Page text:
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Details of Grant 

EPSRC Reference: EP/C008154/1
Title: Establishing performance limits in ultra-small magnetic elements
Principal Investigator: Chapman, Professor J
Other Investigators:
McVitie, Professor S Weaver, Professor JMR Kirk, Professor K
Wilkinson, Professor C
Researcher Co-Investigators:
Project Partners:
Seagate Technology
Department: School of Physics and Astronomy
Organisation: University of Glasgow
Scheme: Standard Research (Pre-FEC)
Starts: 01 December 2005 Ends: 30 November 2008 Value (£): 365,144
EPSRC Research Topic Classifications:
Materials Characterisation
EPSRC Industrial Sector Classifications:
Related Grants:
Panel History:  
Summary on Grant Application Form
The properties of continuous magnetic films change when patterned into small elements. Changes become more pronounced as the element dimensions fall in the range of hundreds down to tens of nanometres. It is scientifically challenging to understand how the changes come about and just how small elements with reproducible properties can be made. Over the past 10 years we have made some of the tiniest magnets in the world and our new and adventurous programme is to make even smaller ones. As magnetic elements are essential components in advanced technological devices such as hard disc drives on computers, research of the kind proposed must be carried out if smaller, higher performance devices are to be made in the future. Central to the project is the ability to fabricate ultra-small elements from thin films and we propose to compare electron and focused ion beam lithography for this purpose. As the elements we make will be very small indeed, we need to use techniques with very high spatial resolution to study how their structural and chemical properties have been affected by the fabrication process and what the magnetic properties of the resulting elements are. Transmission electron microscopy and related analytical techniques offer near atomic resolution for all but the magnetic studies (where a figure of 10 nm is more typical) and will be used extensively. We will use the information collected to relate differences in the magnetic behaviour of the elements, made with different materials, to their structure and chemical properties. With a better understanding of how they relate, and guided by micromagnetic modelling, we intend to produce elements with optimal properties for various applications, such as the sensors and transducers used in recording heads. Unfortunately materials that have desirable properties, such as a very high magnetic moment, can be deficient in other ways, for example, especially susceptible to stress. Hence a further aspect of the work will be to evaluate how overall behaviour is determined by the mix of properties inevitably present in real materials.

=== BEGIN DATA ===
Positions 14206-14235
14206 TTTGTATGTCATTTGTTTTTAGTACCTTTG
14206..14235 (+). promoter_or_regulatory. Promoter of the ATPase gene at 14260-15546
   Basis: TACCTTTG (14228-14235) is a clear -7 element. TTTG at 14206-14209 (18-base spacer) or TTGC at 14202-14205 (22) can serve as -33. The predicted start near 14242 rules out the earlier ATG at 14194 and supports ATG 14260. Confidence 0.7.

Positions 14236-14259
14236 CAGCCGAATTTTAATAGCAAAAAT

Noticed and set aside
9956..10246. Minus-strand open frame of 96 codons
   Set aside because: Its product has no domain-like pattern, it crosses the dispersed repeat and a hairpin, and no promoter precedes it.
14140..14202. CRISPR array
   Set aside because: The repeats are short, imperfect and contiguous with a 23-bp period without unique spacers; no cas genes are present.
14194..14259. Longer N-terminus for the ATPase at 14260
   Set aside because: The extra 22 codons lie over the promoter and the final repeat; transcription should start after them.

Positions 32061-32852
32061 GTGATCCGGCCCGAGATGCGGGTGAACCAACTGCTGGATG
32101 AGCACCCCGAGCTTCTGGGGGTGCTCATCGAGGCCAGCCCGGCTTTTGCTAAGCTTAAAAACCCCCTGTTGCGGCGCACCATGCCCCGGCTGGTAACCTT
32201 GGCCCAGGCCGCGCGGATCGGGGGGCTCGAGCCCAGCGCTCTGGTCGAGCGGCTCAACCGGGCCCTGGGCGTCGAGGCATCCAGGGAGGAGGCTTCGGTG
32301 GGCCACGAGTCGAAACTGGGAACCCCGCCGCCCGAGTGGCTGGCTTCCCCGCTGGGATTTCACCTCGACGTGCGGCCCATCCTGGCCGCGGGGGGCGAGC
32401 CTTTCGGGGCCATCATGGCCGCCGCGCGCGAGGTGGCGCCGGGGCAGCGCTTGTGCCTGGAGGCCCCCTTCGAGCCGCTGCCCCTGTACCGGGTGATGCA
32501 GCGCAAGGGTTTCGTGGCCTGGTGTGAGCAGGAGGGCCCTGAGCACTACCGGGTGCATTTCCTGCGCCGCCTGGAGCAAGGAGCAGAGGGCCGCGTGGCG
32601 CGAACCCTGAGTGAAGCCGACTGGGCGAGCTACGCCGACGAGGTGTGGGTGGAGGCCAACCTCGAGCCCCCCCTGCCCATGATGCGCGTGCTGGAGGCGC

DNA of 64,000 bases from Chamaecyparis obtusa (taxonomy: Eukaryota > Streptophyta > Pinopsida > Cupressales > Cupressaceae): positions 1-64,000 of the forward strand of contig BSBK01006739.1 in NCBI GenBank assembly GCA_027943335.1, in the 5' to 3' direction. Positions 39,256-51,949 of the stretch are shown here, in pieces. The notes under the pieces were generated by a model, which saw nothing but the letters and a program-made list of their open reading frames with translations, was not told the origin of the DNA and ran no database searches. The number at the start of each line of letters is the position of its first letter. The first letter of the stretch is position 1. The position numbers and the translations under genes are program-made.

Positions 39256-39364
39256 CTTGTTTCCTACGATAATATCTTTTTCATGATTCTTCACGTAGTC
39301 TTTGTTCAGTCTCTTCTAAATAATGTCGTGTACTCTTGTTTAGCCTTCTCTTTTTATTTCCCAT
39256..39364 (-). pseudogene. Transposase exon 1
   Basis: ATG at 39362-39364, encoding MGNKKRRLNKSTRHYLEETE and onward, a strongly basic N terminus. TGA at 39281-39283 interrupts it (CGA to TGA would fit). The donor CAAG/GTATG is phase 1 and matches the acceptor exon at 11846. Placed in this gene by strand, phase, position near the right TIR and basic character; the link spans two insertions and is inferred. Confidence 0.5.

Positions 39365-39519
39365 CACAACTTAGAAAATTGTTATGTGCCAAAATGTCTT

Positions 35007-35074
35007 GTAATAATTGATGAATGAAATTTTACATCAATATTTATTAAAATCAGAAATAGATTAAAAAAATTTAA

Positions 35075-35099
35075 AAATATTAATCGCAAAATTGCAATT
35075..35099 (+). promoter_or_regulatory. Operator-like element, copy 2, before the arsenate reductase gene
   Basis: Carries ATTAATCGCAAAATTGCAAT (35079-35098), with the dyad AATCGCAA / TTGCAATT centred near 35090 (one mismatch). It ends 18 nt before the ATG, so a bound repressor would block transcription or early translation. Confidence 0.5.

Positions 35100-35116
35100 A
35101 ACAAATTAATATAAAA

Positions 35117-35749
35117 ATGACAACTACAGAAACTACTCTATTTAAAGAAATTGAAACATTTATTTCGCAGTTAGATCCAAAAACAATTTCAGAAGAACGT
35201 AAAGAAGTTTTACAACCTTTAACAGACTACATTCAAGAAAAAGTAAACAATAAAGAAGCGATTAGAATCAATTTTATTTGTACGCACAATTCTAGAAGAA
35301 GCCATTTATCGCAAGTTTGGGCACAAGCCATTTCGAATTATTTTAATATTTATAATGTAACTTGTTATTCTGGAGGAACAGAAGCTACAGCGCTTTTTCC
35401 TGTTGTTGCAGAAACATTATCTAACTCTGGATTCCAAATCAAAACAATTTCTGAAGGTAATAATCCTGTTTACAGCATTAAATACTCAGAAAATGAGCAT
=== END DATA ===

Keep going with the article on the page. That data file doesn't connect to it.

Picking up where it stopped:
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Organisation Website: http://www.gla.ac.uk